The NT seems very badly managed. Whenever I have any contact with them I am struck by how insular their management is. The volunteers are excellent, lovely people without exception in my experience, but the paid staff are awful. I feel the NT is a classic example of an organization that has never hit hard times, and if they ever do they will be completely defenceless. As someone who has spent time helping to rescue failing organizations I see all the errors there and already present; it is entirely predictable how they will respond to a drop in revenue, and they will almost certainly get it wrong.

    The blokes who work for the NT can write courteous emails, but for some reason the women have not mastered this basic business skill. I wonder why.

  6. Mack permalink
    August 2, 2019 11:35 pm

    Just had the best spring flowering season in decades for snowdrops, daffs, bluebells and wild garlic in my corner of south west Scotland. The woodland is as lush and as verdant as I can remember for the time of year. The Woodland Trust plot just down the road was equally resplendent, not long after their head honchos told us that bluebells were doomed because of global warming/climate change/climate crisis/climate emergency/climate bollocks etc. If you don’t believe your lying eyes folks the doomster narrative is readily believable. Unfortunately, for the alarmist zealots, the actual facts and evidence at hand prove otherwise. The National Trust, like its’ fellow travellers in the WT, seem to be out with the fairies on this issue. No change there then!

  7. Pancho Plail permalink
    August 3, 2019 12:04 am

    The National Trust seems to have the same attitude to their users as the BBC. Almost every leisure organisation I have come across offers concessionary rates to over 60s. The one exception is the NT, and yet a high proportion of its visitors must be from that age group. It is arrogance, and yet I am sure that they are congratulating themselves for generating high revenues from their most loyal customers.
    I cancelled my membership many years ago over this and their attitudes to green issues.

  8. August 3, 2019 1:21 am

    Alarming that this inane garbage is appearing in the Telegraph.

  9. bobn permalink
    August 3, 2019 1:21 am

    Agree with Mack, Our spring bulbs of all types here in the Thames valley were as glorious as ever. If the NT bulbs at Ham house didnt perform it will be solely because the NT have lost their gardening skills while focusing on politics, PR and pontificating.
    No doubt they put a marketing expert in charge of the gardeners.
    Noticing that the daffodil filled grass was long and untidy in late April/ early May of 2018 the marketeer ordered the mower-man to cut it all down and make it tidy. Result of not letting the Daffs recover energy and die back naturally – no flowers next year.
    We know why your Daffs failed idiot NT person – you have forgotten botany, along with geology, chemistry, physics, geography, history, logic, humility, common sense ……

  10. bluecat57 permalink
    August 3, 2019 1:40 am

    Let me guess. A liberal.

  11. John F. Hultquist permalink
    August 3, 2019 4:08 am

    ” . . . because the warming climate was causing a drought in the spring.”

    Had the drought been in the winter and/or some other things, I might think this was precipitation related.
    My Daffodils bloom with very little spring water, but do get snow in winter and some later.
    The Wikipedia site has information your graphic design lady might find useful, or maybe she should ask one of the National Trust gardeners.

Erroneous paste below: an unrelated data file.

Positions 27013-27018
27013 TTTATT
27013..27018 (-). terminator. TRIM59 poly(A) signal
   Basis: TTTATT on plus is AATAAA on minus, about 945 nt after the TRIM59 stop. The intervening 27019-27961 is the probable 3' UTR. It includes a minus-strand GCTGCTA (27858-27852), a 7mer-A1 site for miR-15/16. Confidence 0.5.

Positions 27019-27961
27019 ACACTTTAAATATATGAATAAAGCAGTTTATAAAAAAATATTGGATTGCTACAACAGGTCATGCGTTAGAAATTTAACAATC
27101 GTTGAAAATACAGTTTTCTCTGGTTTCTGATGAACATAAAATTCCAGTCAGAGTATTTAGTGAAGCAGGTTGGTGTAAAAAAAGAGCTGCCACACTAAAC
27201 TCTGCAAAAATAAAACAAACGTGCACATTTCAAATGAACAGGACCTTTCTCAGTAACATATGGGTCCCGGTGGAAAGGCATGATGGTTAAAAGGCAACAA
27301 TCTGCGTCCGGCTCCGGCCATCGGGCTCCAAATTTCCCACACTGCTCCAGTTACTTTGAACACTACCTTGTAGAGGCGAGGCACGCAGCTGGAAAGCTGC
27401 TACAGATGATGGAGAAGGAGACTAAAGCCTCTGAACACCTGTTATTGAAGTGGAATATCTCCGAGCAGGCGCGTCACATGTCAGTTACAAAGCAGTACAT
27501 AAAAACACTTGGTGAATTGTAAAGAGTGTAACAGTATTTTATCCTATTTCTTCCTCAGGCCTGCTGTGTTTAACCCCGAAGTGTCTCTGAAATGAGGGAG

12. August 3, 2019 6:22 am

    The NT is one of several organisations from which I gave up membership after many years because of the way it was wasting my membership money on things like “tackling climate change”. I recall the NT saying that many of their properties were in danger from “climate change” because of the increase in rainfall, nothing to do with lack of rainfall.

    Sadly too many otherwise excellent organisations have been taken over by the idiots of the greenblob.

  13. Barbara Elsmore permalink
    August 3, 2019 7:28 am

    In the Telegraph article Hilary Grady warns that many of the historic species planted in the 17th century no longer grow, and box hedges were under threat from moth caterpillars which only emerged at National Trust properties five years ago.

    From the European Box and Topiary Society: Where did the pest come from?
    The origin of the moth is recorded as North China, but it has spread a long way since 1859 when it was first identified and now covers large areas of the continent of Europe.
    The consensus is that the wide scale spread is not caused by the flight of the moths, but by commercial movement of infected plants where leaves are carrying undetected eggs.  An example of this was at the 2012 Sochi Winter Olympic Games.  During the build-up, Italian box was imported for planting in the Olympic village where Russian experts then found Cydalima perspectalis in the site.  Control measures using Aktelik, a non-systemic organophosphorus insectoacaricide product with enteric-contact action, failed, resulting in a rapid spread into the natural boxwood in the territory of yew-box grove in the Caucasian Biosphere Reserve.  It has since spread further across Georgia and where all the Buxus plants have suffered from the caterpillar. 
    Box blight which previously decimated box plants was introduced in the same way.
    I too am very disappointed that my daily newspaper simply issues press releases on behalf of anyone wishing to mention the words ‘climate change’ – much like every other news source regrettably.

  14. Athelstan. permalink
    August 3, 2019 8:58 am

    Another corporate divesity quota moves into a vastly overpaid salary and on the taxpayer ticket (must be thinking about cruises and pensions – yessiree) – lalaland UK aka the public sector.

    rejoice, what the flip does she know – evidently not much but beaten over the head by her ignorance – you will be.